Despite the Canadian economy adding 12,000 jobs in September, the unemployment rate climbed to 7.1%, its highest level since February 2014 as more people entering the labour force. The September jobs report was the last major piece of economic data before the federal election held on Oct. 19.
According to Statistics Canada, the number of Canadians working in the education sector increased marginally. This resulted in a drop in the seasonally adjusted result.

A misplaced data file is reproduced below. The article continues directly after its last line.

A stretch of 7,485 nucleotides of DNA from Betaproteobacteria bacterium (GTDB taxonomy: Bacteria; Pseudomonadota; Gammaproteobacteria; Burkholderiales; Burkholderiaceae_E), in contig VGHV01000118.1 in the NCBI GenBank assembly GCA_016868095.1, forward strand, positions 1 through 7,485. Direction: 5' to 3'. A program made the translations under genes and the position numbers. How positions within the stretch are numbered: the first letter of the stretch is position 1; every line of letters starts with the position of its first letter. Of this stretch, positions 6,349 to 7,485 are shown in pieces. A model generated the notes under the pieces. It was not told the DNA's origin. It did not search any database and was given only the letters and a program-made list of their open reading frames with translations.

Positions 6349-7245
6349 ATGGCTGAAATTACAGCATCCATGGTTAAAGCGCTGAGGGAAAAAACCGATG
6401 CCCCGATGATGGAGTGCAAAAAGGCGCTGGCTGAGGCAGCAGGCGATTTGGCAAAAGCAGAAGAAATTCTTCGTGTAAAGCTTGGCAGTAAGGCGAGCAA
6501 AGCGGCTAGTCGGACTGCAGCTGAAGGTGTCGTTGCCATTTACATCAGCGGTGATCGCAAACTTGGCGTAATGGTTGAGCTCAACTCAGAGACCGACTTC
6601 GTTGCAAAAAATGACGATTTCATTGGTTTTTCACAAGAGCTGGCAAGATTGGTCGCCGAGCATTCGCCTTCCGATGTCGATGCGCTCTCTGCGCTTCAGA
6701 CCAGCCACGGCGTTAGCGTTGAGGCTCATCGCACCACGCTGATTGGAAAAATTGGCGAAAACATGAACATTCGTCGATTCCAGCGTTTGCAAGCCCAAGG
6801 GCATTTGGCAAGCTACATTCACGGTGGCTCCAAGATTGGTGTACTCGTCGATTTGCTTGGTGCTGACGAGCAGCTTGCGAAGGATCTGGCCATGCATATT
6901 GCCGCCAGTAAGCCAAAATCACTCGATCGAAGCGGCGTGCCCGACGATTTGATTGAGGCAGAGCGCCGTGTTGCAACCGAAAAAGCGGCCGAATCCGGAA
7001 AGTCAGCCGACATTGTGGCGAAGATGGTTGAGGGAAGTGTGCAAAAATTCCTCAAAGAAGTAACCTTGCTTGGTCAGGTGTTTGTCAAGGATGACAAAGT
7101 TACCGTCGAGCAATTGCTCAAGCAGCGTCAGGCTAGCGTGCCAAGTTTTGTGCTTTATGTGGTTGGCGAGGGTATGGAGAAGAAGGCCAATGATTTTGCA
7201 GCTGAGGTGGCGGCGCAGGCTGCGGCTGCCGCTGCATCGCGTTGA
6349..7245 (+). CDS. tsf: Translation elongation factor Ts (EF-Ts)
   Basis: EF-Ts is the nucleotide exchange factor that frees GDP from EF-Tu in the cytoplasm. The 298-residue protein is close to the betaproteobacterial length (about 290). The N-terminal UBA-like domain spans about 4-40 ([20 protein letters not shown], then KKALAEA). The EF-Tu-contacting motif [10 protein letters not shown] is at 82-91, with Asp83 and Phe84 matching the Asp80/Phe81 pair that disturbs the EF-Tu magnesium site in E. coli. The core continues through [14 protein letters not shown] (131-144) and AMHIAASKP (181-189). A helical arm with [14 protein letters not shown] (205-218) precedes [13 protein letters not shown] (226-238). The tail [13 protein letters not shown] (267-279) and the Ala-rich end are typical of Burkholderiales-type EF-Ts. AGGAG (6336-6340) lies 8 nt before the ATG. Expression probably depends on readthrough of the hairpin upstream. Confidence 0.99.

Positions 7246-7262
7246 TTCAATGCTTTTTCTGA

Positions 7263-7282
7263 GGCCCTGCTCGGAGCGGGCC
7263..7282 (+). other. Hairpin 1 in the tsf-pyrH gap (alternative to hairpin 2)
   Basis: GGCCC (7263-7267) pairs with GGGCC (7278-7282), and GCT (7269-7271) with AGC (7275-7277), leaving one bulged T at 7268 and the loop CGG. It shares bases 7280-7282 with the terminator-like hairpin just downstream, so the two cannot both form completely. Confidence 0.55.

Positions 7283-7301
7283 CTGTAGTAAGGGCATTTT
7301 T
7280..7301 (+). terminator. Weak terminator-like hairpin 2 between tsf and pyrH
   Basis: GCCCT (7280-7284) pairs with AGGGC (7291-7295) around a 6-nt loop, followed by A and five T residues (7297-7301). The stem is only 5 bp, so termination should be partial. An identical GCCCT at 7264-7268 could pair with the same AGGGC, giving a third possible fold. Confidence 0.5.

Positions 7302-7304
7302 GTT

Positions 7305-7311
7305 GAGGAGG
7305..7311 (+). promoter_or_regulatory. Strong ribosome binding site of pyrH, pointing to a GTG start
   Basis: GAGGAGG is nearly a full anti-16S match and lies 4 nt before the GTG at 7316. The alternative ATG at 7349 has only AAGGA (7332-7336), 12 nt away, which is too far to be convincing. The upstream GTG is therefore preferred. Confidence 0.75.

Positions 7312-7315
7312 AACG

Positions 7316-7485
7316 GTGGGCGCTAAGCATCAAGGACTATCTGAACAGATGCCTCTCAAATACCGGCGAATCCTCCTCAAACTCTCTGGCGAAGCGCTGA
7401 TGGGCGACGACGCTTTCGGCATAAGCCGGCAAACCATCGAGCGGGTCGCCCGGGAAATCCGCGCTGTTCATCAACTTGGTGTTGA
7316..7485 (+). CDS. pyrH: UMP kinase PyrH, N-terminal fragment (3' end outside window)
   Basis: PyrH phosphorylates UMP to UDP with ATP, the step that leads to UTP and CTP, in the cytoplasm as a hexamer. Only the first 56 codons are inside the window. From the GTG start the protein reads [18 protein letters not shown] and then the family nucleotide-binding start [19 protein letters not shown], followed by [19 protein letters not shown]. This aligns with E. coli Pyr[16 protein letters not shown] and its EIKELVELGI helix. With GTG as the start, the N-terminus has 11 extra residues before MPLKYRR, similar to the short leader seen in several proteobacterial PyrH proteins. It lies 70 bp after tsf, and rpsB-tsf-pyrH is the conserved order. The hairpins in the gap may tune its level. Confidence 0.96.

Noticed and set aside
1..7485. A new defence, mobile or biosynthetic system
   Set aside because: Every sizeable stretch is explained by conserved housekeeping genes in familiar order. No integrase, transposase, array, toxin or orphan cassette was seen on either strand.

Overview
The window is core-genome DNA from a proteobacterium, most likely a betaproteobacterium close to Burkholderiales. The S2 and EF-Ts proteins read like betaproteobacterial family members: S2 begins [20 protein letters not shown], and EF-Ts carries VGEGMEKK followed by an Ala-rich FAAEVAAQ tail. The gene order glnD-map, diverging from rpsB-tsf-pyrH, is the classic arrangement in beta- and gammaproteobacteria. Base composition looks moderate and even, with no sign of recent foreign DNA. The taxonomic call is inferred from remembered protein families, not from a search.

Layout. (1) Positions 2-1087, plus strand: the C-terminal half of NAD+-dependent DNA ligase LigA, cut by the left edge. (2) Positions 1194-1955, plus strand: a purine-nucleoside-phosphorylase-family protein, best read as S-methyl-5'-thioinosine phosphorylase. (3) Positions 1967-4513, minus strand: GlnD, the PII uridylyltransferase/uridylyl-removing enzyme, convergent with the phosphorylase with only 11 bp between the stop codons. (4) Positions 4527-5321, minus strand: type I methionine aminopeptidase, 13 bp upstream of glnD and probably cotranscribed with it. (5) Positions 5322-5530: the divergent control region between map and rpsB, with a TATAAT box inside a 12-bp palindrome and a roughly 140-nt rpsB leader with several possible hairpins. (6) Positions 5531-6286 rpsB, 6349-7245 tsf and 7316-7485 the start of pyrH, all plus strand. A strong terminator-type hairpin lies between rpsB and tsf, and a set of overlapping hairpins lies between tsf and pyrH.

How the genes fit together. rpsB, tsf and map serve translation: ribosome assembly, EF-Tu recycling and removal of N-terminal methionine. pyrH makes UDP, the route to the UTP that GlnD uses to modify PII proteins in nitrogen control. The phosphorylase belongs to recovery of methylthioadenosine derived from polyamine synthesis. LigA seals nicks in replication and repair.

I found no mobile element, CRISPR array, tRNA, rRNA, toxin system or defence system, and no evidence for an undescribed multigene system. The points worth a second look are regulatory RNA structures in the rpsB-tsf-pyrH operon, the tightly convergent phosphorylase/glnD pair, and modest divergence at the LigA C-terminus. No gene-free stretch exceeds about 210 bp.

Increased part-time work added 74,000 jobs, while full-time employment fell by 62,000. The Bank of Canada has cut its key interest rate twice this year in an effort to help the economy which contracted in the first half of the year mostly due to the drop in oil prices.
The central bank says future indicators of business activity have improved, supported by a generally positive outlook for the U.S. economy and a weaker Canadian dollar. However, persistent weakness in commodity prices are continuing to have an effect on the economy, dampening the outlook for firms tied to the resource sector.
The September, the labour force survey confirmed the number of self-employed increased by 31,000, while public sector employment fell 29,000. The number of private sector employees climbed by 10,000.